“Karma is a funny thing.” It displays itself in many forms, is caused by what you do and affects all that happens to you. The results of your leadership in part is determined by karma. How you lead your team establishes what you get back from them.
This is the story of Paul a manager in a corporation. Paul lead a great group of people, this team could really put their heads together and produce results, the leadership was there and the followship was there. If one member of the team ever became distracted, any member of the team would help him to veer back onto the path and focus. Each gear was well oiled and everyone took satisfaction in their part of a bigger machine knowing they always did their best. When each project was finished, they would celebrate knowing they had completed a difficult task as a team and had done it better than the rest. One day while in a staff meeting, after overhearing his colleague’s boast of their accomplishments, Paul became envious and decided to take personal credit for a project his team completed so successfully as a unit. It made him feel good to reap the reward and praise for his team’s accomplishments; after all he was the leader of the team. News of this got back to Paul’s group and soon after it began to fall apart. The loyalty was no longer there, people started shifting departments and everything Paul had to put together as a leader began to crumble. Paul realized after the destruction of his team, it had been his egotism which caused the unit to fall apart and karma had struck him in a big way.
A display of loyalty to our team and acting with integrity reveals our character and lets people know if you can be trusted; it inspires others to treat you in kind. With karma, you get what you give, so why not give your absolute best?
Karma is the result of our own past actions and our own present doings. We ourselves are responsible for our own happiness and misery. We create our own Heaven. We create our own Hell. We are the architects of our own fate.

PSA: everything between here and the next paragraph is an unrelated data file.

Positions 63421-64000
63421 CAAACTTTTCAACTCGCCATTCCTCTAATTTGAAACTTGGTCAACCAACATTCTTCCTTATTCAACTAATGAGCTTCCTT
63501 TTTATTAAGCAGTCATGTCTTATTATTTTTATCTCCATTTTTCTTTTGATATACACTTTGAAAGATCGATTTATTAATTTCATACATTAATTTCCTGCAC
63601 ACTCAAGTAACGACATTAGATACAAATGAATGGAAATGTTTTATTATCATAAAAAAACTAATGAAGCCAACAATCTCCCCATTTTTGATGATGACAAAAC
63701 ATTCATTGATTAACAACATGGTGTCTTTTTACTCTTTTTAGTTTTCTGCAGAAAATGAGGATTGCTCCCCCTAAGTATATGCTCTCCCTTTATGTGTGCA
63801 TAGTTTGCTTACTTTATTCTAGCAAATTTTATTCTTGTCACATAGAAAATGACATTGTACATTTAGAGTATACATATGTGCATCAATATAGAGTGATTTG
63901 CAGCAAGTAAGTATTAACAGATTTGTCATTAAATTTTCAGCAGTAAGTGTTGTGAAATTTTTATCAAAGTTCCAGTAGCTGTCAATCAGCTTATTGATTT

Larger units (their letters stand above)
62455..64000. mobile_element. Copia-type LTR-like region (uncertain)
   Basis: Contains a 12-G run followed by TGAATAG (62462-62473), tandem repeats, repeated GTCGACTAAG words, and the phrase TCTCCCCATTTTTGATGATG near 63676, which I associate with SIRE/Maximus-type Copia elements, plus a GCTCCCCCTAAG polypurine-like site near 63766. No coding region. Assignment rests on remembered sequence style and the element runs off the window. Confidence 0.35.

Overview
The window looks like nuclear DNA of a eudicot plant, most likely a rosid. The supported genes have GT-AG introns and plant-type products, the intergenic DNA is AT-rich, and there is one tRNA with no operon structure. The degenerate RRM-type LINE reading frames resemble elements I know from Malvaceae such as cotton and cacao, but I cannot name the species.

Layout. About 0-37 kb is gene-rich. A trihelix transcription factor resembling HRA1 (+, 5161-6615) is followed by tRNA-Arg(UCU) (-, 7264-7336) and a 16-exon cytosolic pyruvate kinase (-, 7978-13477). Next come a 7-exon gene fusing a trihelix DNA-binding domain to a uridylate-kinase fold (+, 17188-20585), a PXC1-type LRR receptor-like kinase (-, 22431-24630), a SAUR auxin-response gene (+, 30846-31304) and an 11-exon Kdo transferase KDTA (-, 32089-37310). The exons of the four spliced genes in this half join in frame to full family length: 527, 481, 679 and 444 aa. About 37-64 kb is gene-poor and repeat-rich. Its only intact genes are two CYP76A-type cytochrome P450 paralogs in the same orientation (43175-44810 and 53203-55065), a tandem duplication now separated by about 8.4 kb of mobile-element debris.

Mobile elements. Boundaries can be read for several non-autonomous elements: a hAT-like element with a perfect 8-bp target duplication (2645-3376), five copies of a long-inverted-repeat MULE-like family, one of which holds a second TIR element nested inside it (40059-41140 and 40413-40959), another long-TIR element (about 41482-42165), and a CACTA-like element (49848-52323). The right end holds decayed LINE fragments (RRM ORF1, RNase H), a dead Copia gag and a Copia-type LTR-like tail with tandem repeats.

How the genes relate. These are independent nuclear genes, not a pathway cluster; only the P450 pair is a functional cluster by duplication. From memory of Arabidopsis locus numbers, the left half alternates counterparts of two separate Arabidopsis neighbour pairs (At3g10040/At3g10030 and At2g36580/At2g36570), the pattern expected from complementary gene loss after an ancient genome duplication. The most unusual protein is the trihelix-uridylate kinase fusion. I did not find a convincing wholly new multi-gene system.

It is important in your role as a leader to keep yours and your team’s focus on the goal you are seeking and to not allow yourself be distracted by accomplishments going on around you. Forget what others are doing and strive to achieve your own results knowing you and your team have a clear vision and are doing your best to achieve a common goal. You get in return what you invest in your team, so invest well by creating good karma through:
- Instilling positive thoughts
- Implementing team building exercises
- Being a good listener
- Being approachable
- Appreciating and rewarding their efforts
- Training them with classes, workshops, seminars and books
Leadership is the ability to motivate and inspire others to take positive and sustainable action. Energy and enthusiasm are contagious, so surround yourself with as many optimists, go-getters and energetic types as you.
While you are at it don’t forget to invest good karma in yourself by:
- Maintaining a work/life balance
- Taking time to enjoy your family and friends
- Always being kind to others
- Taking time exercise both your mind and body
This said investing good karma in your team and in yourself will garner the same in kind. Remember to always do your very best. Don’t worry about what others are doing around you. If someone is boasting about something they accomplished do not attempt to outdo them. Take satisfaction in your team knowing you did well, after all this is how Paul got in trouble in the first place. If you take personal satisfaction in a job well done you will never grow tired of doing what is right. If you don’t get discouraged and give up you will reap what you sow by keeping the good karma flowing in and ebbing the bad karma away.
What karma are you putting out there? What are you getting back in return?
Jason Christensen is National Accounts Manager for The Stanley Works.
He can be reached at firstname.lastname@example.org